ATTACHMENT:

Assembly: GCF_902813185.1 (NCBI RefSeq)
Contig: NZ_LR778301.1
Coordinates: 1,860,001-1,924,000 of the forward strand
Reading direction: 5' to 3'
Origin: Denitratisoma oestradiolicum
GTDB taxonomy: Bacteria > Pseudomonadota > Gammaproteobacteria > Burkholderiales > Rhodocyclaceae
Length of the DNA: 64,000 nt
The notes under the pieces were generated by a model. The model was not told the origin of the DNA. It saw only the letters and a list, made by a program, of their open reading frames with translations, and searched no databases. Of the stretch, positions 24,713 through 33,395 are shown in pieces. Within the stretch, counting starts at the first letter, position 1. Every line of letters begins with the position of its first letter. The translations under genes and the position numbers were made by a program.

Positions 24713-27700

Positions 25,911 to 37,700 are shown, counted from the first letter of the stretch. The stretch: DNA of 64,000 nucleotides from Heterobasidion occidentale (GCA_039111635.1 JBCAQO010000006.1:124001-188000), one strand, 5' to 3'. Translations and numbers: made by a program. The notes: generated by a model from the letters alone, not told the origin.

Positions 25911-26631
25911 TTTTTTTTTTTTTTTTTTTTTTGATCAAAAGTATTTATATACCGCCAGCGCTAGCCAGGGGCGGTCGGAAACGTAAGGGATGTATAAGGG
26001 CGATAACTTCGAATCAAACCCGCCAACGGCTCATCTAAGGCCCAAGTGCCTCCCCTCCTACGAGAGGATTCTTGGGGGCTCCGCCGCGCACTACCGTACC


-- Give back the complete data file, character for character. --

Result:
Assembly: GCF_902813185.1 (NCBI RefSeq)
Contig: NZ_LR778301.1
Coordinates: 1,860,001-1,924,000 of the forward strand
Reading direction: 5' to 3'
Origin: Denitratisoma oestradiolicum
GTDB taxonomy: Bacteria > Pseudomonadota > Gammaproteobacteria > Burkholderiales > Rhodocyclaceae
Length of the DNA: 64,000 nt
The notes under the pieces were generated by a model. The model was not told the origin of the DNA. It saw only the letters and a list, made by a program, of their open reading frames with translations, and searched no databases. Of the stretch, positions 24,713 through 33,395 are shown in pieces. Within the stretch, counting starts at the first letter, position 1. Every line of letters begins with the position of its first letter. The translations under genes and the position numbers were made by a program.

Positions 24713-27700

Positions 25,911 to 37,700 are shown, counted from the first letter of the stretch. The stretch: DNA of 64,000 nucleotides from Heterobasidion occidentale (GCA_039111635.1 JBCAQO010000006.1:124001-188000), one strand, 5' to 3'. Translations and numbers: made by a program. The notes: generated by a model from the letters alone, not told the origin.

Positions 25911-26631
25911 TTTTTTTTTTTTTTTTTTTTTTGATCAAAAGTATTTATATACCGCCAGCGCTAGCCAGGGGCGGTCGGAAACGTAAGGGATGTATAAGGG
26001 CGATAACTTCGAATCAAACCCGCCAACGGCTCATCTAAGGCCCAAGTGCCTCCCCTCCTACGAGAGGATTCTTGGGGGCTCCGCCGCGCACTACCGTACC